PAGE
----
On 5 November 2018, a letter was sent to all school leaders explaining the DfE’s commitment to acting in response to the teacher workload advisory group report, ‘Making Data Work’, and providing new support to help reduce workload. This letter was published alongside the report and the government’s response.
Overarching principles for data use in schools
The teacher workload advisory group report will be used to inform DfE guidance, messages and ways of working with schools.
The DfE has acknowledged that data management is one cause of unnecessary workload – without creating additional work for schools, the current burden of data in schools will be continuously evaluated. The DfE will also conduct user research with school leaders and staff to confirm the need for a tool or checklist on effective data use. Should the need arise, experts will be commissioned to create this tool which will be added to the DfE’s ‘Workload reduction toolkit’ by Spring 2019.
Support will also be provided for all the overarching recommendations as follows:
- The DfE should evaluate how school and MAT leaders currently review their use of data.
- The DfE, Ofsted, unions and professional associations should reflect the report’s principles in their guidance, training and through networks.
- The DfE should evaluate the extent to which schools aligned to the principles set out in the report and work with those that aren’t.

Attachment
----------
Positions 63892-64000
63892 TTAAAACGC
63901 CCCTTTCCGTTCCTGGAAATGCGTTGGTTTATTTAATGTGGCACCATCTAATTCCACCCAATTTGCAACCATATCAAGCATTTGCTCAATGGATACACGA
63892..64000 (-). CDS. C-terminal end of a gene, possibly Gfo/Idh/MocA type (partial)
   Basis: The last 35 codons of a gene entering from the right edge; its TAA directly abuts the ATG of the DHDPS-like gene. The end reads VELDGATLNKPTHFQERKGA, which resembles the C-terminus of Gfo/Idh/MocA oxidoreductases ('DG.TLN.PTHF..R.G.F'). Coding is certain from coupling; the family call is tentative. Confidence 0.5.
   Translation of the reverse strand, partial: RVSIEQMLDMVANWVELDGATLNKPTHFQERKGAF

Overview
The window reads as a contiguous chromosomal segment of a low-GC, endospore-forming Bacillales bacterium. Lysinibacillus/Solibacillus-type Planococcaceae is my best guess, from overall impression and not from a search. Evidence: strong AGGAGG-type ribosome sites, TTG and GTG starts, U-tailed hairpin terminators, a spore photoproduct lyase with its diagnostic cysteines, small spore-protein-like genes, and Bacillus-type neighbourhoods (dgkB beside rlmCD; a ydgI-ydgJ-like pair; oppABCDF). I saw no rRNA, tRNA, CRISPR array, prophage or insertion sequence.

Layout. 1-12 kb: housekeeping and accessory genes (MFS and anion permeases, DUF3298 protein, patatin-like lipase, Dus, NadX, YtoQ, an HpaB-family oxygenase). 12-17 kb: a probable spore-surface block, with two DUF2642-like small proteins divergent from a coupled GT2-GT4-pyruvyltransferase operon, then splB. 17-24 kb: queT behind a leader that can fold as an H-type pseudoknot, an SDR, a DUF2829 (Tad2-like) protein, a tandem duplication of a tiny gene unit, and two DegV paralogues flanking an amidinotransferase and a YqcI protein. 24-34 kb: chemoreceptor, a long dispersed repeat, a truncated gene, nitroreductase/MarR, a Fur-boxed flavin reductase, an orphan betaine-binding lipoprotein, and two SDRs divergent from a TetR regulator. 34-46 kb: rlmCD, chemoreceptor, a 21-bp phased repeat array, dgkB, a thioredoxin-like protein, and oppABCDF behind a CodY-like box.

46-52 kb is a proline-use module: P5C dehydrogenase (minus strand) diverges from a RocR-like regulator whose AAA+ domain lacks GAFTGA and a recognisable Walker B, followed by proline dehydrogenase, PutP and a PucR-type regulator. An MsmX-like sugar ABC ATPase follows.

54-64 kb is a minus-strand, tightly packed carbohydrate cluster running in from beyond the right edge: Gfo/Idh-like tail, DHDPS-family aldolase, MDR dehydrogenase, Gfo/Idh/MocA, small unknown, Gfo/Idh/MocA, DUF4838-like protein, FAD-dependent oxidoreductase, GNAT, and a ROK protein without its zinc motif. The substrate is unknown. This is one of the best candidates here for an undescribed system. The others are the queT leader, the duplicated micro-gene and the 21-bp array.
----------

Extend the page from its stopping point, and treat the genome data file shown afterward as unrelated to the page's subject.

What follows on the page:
- Ofsted should monitor the consistency of inspection practice relating to the principles of the report.
- Unions and professional associations should disseminate the principles of the report and collect and share good practice case studies.
- School and MAT leaders and governors should review their data processes according to the principles, using tools provided by the DfE.
Pastoral data management
The report raised concerns over the behaviour data that schools are expected to record. Additional content for the workload reduction toolkit will be produced, covering behaviour management and building on the principles from a report on effective behaviour management – this will be tested in early 2019.
Supporting the creation of higher quality pupil attainment information
The DfE plans to:
- Work with stakeholders to improve teachers’ understanding of the principles of good formative assessment.
- Not proceed with the introduction of optional resits in Year 7 for pupils who did not reach the expected standard in English reading and maths.
- Support schools without basic internet connectivity by continuing work under the Department for Culture, Media and Sport’s (DCMS) local full fibre network programme.
- Direct schools towards available opportunities for cloud-based working.
Compiling pupil attainment information
There will not be requests for regular attainment data from schools unless they meet a trigger for intervention, or they are part of statutory data collections. Where possible, schools will only be asked for data in their existing format – this expectation will also be communicated to LAs.